Tense horses often take more time to get them to relax and stretch their muscles. One of my FEI level horses, on some days, takes at least 20 minutes to relax enough so that he can stretch down and bend around my inside leg filling out my outside rein. When I finally feel him relax, stretching and bending on the circle, I alternate trot and canter transitions on the circle. After cantering, this horse will often tense up again, hurrying his rhythm and tightening his body, so bending is difficult to achieve. I take the time to reestablish the rhythm, relaxation, stretching and bending. When this horse truly relaxes and supples his body, his gaits become long, springy and high off the ground. During the schooling session if I feel this horse tighten his back, I use the supple, stretching circle to again loosen his tight back muscles.

Phase 3. Being supple becomes important at Second Level with the introduction of collected paces. It takes time to develop the uphill balance of collection from the working paces at the second phase. Collected gaits need to be developed before I can begin to school the lateral movements required in Second Level as well as medium gaits. Half halts are the key to developing collected gaits. I often alternate some short lengthening of stride at either trot or canter, depending on how my horse reacts, with half halts to develop the collected gaits. I try to use the half halts to engage my horses without making his strides too much shorter than in the light lengthening he is performing. As a result of the half halts the horse will elevate his shoulders, lighten and free his forehand, as well as elevate his shoulders. If my horse doesn't respond to the half halts, I may ask for a full halt. From the full halt, I ask for an immediate forward response from my leg and seat aids to go forward. If the horse doesn't immediately respond, I give a sharp push with my leg and if necessary, a light tap just behind my leg with the whip. As soon as the horse responds, I immediately lighten my driving aids as a reward. I always remind myself that only the reward (in this case, the lightening of the driving aids) trains the horse. Punishment (discomfort) only tells him what not to do. Reward (more comfort) tells him what I want him to do.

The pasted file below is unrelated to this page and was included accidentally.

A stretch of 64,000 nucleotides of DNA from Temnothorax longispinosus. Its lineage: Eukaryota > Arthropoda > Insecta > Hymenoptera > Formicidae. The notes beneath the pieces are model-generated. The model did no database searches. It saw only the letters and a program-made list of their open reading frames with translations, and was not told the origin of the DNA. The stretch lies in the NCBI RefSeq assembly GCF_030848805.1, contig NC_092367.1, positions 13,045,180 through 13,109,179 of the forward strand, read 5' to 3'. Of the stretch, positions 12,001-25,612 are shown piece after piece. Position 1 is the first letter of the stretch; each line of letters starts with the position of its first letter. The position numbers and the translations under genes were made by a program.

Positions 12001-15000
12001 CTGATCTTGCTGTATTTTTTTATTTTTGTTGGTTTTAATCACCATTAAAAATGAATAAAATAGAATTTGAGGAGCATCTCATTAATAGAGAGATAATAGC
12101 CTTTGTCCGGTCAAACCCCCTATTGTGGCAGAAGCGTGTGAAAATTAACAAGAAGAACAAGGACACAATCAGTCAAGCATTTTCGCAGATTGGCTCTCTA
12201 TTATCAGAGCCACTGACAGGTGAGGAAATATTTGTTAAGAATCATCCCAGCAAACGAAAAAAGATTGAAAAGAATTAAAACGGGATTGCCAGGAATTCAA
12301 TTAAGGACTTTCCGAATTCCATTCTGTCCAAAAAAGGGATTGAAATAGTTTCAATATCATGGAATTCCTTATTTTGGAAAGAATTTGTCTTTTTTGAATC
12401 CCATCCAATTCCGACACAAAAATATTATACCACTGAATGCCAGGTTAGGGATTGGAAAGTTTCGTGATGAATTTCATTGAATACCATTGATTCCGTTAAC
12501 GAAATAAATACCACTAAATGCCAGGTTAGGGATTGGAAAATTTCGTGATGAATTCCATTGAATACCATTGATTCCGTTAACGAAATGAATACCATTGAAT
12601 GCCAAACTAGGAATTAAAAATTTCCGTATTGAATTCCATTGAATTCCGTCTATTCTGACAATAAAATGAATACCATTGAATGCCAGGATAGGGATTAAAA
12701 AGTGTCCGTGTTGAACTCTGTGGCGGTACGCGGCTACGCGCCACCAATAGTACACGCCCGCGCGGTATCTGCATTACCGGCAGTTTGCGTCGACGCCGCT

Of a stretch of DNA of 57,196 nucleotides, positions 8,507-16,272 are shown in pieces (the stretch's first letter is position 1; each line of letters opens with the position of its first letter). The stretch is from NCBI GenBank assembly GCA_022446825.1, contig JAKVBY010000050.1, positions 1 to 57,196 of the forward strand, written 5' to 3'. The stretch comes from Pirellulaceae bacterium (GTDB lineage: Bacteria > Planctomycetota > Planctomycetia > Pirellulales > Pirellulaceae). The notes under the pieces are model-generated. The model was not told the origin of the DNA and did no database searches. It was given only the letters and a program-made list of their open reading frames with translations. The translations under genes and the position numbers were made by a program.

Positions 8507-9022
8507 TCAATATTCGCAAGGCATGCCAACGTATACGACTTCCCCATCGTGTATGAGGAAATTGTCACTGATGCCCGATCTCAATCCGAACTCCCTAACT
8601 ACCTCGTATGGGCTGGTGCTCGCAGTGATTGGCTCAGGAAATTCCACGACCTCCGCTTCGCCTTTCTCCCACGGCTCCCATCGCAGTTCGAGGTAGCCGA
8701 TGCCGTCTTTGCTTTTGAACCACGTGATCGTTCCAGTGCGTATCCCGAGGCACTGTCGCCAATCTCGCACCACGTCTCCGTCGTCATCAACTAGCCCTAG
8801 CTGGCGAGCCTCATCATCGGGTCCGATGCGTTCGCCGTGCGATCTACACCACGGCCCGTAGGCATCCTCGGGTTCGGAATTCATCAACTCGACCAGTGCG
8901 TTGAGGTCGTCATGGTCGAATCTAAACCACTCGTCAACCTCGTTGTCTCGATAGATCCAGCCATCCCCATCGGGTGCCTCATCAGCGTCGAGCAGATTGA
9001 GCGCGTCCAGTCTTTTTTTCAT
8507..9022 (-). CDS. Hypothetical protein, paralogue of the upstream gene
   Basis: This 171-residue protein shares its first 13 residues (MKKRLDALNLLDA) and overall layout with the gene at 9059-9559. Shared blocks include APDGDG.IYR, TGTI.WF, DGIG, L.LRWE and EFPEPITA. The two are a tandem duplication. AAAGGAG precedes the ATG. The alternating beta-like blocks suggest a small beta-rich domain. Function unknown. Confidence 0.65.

At least three strides of the transition are needed for a young or green horse to go from halt to trot. Hopping steps can result if I ask an undeveloped horse to immediately trot with big strides from the halt. It is fine to allow an undeveloped horse to take a few shorter strides, although the full trot should be achieved by the third or fourth stride from the halt with a Second Level horse.

Phase 4. Before I go into the schooling phase, I need to make sure I have developed the impulsion and uphill balance that results in collected gaits in both trot and canter. Now, in collected gaits, my horse will be able to successfully perform the lateral movements, difficult transitions, as well as balancing movements (counter canter) required in Second Level.

Phase 5. After I have completed my schooling session, which I always try to end with a successfully performed easier exercise, I again warm my horse down. This phase is important because it again supples and stretches out my horse's topline muscles.

Phase 6. When I feel my horse relaxed and nicely filling out my outside rein, its time for a nice hack outside on a long rein. Then back to the barn and carrots!

Hilda Gurney is an FEI "I" dressage judge and two-time Olympian. She won a bronze medal in 1976 riding her Thoroughbred, Keen, and was inducted into the U.S. Dressage Federation Hall of Fame in 2007. A respected judge and clinician, she breeds horses, trains and teaches in Moorpark, California.

Related